Most bookbinders and bindery workers learn the craft through on-the-job training. Inexperienced workers usually are assigned simple tasks such as moving paper from cutting machines to folding machines. They learn basic binding skills, including the characteristics of paper and how to cut large sheets of paper into different sizes with the least amount of waste. As workers gain experience, they advance to more difficult tasks, such as embossing and adding holograms, and learn to operate one or more pieces of equipment. Usually, it takes 1 to 3 months to learn to operate the simpler machines but it can take up to 1 year to become completely familiar with more complex equipment, such as computerized binding machines.
Formal apprenticeships are not as common as they used to be, but still are offered by some employers. Apprenticeships provide a more structured program that enables workers to acquire the high levels of specialization and skill needed for some bindery jobs. For example, a 4-year apprenticeship usually is necessary to teach workers how to restore rare books and to produce valuable collectors’ items.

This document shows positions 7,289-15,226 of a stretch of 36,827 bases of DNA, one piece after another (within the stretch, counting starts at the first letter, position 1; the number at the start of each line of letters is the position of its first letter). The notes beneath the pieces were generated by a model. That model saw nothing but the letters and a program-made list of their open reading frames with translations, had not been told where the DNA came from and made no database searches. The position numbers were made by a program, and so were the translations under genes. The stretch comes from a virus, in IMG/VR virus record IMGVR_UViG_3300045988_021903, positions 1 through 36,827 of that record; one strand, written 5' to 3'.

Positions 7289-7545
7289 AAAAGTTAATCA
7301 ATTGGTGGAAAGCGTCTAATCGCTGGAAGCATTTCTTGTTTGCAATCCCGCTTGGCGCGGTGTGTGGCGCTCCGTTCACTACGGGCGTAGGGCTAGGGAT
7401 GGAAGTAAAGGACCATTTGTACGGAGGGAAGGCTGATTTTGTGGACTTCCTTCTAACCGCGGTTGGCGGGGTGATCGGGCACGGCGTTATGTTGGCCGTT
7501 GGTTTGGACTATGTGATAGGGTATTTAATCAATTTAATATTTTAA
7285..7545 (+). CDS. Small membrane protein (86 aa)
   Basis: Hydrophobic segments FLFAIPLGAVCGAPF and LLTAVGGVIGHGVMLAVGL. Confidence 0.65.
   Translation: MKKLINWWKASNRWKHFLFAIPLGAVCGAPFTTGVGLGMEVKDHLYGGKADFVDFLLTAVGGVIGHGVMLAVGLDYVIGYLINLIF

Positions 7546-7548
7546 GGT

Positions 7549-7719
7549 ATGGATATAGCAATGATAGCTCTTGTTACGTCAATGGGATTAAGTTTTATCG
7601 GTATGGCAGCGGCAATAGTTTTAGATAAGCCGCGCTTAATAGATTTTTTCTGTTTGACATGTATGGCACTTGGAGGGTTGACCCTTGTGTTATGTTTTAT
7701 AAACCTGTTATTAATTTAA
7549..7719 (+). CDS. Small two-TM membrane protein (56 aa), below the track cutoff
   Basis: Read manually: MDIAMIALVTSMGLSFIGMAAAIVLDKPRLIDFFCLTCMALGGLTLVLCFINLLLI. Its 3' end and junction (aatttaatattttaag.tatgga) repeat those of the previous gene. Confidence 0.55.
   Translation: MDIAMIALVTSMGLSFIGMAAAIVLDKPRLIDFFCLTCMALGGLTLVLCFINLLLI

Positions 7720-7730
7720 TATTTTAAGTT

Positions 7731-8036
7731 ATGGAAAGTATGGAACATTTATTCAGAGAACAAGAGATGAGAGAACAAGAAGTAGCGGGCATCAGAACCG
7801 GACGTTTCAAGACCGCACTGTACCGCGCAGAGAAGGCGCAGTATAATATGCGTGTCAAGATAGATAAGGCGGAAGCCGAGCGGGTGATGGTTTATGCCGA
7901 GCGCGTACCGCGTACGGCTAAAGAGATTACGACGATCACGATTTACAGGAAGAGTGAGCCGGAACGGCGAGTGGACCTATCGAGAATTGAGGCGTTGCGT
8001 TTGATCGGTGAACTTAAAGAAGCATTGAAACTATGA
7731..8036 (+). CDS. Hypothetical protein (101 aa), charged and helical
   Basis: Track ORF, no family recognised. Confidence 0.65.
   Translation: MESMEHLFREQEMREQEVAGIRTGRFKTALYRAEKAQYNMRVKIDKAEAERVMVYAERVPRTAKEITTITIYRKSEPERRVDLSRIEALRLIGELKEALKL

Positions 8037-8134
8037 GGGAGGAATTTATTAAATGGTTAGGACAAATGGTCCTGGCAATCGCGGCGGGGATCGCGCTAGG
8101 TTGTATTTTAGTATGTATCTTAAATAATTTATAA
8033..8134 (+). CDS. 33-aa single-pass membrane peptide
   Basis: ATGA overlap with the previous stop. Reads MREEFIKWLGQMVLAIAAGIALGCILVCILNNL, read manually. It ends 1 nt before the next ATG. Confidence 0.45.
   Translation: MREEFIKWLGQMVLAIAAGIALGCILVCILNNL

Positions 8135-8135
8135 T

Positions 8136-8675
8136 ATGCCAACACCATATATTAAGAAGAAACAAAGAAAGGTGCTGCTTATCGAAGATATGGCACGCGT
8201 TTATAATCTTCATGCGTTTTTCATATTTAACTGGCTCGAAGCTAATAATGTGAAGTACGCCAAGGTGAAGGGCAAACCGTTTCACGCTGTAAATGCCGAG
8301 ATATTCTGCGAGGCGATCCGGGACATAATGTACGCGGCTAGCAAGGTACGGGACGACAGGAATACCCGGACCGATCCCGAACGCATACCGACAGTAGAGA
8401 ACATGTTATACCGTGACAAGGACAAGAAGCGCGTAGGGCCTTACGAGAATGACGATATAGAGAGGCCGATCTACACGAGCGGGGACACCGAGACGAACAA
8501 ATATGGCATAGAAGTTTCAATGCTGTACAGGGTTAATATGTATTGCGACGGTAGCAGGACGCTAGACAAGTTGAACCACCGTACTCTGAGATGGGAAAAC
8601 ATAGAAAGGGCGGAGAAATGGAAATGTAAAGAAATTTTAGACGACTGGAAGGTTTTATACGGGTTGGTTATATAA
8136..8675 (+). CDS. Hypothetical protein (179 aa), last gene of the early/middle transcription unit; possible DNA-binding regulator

High school students interested in bindery careers should take shop courses or attend a vocational-technical high school. Occupational skill centers, usually operated by labor unions, also provide an introduction to a bindery career. To keep pace with changing technology, retraining is increasingly important for bindery workers. Students with computer skills and mechanical aptitude are especially in demand.
Bindery workers need basic mathematics and language skills. Bindery work requires careful attention to detail; accuracy, patience, neatness, and good eyesight also are important. Manual dexterity is essential in order to count, insert, paste, and fold. Mechanical aptitude is needed to operate the newer, more automated equipment. Artistic ability and imagination are necessary for hand bookbinding.